IMS radio voice Mike King will step down

4 Comments

There will be a new “voice of the Indianapolis 500” on the IMS Radio Network next May. The question is whether it will be a completely new voice or a familiar old friend.

The position is open because Mike King, the longtime voice for IMSRN since 1996, and the voice of the ‘500 since 1999, will step down on November 1 to tend to family and other business responsibilities, per an IMS release. King started as a pit reporter in 1995.

“I would like to thank the Hulman-George family and the entire INDYCAR family for an incredible 19 years with the IMS Radio Network,” King said in the release. “Calling the Indy 500 and every other IndyCar Series race has fulfilled so many of my hopes and dreams. I loved every second of it, especially that special connection with the fans over the airwaves. But I’m also looking forward to this next phase of my life, including dedicating more time to my family, which always has been so understanding and supportive while I was on the road working with the network.”

King’s day job is working as a marketing and public relations specialist at Union Hospital in Terre Haute, Ind.

Some of the other voices on the IMS Radio Network include Jake Query (also a pit reporter for NBCSN’s Indy Lights coverage), IndyCar driver Pippa Mann, full season reporters Nick Yeoman, Mark Jaynes and Michael Young and other part-time voices that include Indiana Pacers broadcaster Chris Denari, Jerry Baker and Katie Hargitt, who was a pit reporter for a handful of events earlier this year.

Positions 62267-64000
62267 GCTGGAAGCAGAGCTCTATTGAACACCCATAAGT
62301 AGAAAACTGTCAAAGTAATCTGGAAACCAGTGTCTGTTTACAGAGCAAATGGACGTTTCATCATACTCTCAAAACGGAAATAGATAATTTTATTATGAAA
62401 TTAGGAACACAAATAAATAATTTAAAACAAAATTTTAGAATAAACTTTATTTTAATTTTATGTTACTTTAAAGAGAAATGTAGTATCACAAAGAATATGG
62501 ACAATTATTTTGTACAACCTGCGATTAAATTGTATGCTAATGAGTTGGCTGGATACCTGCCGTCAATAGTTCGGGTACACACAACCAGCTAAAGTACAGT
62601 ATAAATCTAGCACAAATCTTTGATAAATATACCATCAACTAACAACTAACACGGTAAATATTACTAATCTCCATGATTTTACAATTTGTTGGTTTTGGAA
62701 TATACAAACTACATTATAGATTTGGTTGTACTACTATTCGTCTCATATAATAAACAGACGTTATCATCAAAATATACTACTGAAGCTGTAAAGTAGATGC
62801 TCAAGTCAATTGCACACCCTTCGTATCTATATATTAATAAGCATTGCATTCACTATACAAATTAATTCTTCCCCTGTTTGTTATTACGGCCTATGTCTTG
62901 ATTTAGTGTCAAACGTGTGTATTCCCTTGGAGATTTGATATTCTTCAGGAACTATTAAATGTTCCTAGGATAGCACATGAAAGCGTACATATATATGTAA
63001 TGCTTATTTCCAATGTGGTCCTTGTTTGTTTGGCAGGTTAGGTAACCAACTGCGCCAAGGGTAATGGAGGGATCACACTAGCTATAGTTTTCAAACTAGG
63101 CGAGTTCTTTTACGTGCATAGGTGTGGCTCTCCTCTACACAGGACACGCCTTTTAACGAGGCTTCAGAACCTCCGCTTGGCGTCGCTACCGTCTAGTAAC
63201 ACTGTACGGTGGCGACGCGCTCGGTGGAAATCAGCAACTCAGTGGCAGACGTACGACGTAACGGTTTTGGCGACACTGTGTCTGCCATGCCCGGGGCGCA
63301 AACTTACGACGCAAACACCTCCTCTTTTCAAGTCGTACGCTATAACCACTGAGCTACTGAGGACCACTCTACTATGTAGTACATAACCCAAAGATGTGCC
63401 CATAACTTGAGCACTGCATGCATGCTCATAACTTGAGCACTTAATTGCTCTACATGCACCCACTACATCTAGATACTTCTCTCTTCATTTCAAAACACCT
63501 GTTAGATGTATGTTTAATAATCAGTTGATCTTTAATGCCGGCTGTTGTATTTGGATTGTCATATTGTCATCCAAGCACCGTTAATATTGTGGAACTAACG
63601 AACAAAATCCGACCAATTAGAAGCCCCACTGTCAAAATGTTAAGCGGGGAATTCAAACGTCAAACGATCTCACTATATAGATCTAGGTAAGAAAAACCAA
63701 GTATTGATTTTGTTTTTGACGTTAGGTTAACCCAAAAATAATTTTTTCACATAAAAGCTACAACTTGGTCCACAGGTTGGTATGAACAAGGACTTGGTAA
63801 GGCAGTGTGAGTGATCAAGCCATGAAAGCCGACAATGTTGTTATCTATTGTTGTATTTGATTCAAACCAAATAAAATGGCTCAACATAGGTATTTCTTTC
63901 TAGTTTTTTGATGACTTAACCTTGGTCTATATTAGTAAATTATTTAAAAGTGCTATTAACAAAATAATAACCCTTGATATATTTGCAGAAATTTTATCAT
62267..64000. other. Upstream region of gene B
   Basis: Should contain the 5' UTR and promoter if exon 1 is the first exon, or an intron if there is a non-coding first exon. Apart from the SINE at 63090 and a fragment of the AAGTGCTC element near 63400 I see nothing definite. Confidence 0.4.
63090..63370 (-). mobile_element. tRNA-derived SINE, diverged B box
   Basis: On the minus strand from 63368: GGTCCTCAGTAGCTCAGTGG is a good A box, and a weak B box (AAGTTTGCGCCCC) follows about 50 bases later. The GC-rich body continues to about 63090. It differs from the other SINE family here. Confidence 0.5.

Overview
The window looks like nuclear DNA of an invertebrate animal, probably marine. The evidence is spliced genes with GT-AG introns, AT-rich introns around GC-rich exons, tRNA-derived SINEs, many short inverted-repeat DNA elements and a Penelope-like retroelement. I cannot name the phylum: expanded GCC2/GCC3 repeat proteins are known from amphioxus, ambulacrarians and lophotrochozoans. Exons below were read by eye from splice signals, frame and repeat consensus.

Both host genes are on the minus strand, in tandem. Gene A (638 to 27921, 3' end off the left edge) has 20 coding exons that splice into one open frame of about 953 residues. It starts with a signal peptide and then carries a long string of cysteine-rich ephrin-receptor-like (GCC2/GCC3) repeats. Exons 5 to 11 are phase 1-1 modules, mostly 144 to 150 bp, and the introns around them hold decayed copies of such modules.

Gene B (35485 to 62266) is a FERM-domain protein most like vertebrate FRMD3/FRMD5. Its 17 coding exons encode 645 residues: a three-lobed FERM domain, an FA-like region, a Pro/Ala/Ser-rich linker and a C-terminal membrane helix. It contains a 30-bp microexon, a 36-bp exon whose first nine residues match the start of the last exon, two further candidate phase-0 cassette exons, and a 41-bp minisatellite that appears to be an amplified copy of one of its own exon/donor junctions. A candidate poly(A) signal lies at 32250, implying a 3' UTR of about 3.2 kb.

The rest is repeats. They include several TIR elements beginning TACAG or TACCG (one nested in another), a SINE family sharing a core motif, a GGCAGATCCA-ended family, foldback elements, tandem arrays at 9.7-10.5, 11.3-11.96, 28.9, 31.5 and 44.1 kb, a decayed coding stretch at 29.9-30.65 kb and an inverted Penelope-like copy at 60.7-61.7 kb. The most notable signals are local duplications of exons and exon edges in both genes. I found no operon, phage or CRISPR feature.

Familiar voices who no doubt would stir the senses for longtime Indianapolis 500 and IndyCar fans include Bob Jenkins and Paul Page, but no word has been given as to whether either is a serious candidate for the role.

Whether this is merely King stepping down or a harbinger of other changes within the Hulman Racing division, under Hulman & Co. CEO Mark Miles, also remains to be seen. Miles has said throughout this year that some strategic changes would come under the Hulman Racing umbrella on the personnel side.

INDYCAR: Patricio O’Ward turns heads in Carlin debut

Chris Jones / IndyCar
2 Comments

While the top story coming out of Sunday’s IndyCar Classic at Circuit of the Americas is undoubtedly 18-year-old Colton Herta’s victory in only his third IndyCar start, another teenager made quite some noise during the first IndyCar race at the facility.

19-year-old Patricio O’Ward made an impressive start to his 2019 IndyCar campaign by starting and finishing in eighth position. It was the first of his 13 races this season for Carlin Racing.

“I think it was a pretty good race for us. We ended exactly where we started and didn’t go backwards, so I’d say that was a successful day” O’Ward said. “I know the No. 31 Carlin Chevrolet had a top-five finish in it today and even though we couldn’t make it happen, it’s nice to know that we have the pace and can be fighting up front with the veteran drivers.”

O’Ward, the 2018 Indy Lights champ, made his series debut for Harding Steinbrenner Racing at last year’s season finale at Sonoma Raceway, where he made it to the Firestone Fast Six in qualifying and finished ninth. O’Ward was scheduled to race for the team full-time in 2019, but left in early February to pursue other options due to a lack of sponsorship.

Pato found a new home with Carlin, and despite missing preseason testing, he proved to be competitive from the get go and pressured some of IndyCar’s more tenured drivers, including Graham Rahal.

In what was undoubtedly the most daring move of the race, O’Ward ended a great battle with Rahal by hitting a superb outside pass on Lap 15.

O’Ward may have likely earned a better result on Sunday, if he didn’t have to save fuel in order to make the finish.

But with only two IndyCar starts to his credit, he is already racing like a seasoned veteran. Sunday’s IndyCar Classic may be the first of many successful outings for him this year.

After the race, he tweeted to his team: “Well done gentlemen … This is only the beginning.”

Follow Michael Eubanks on Twitter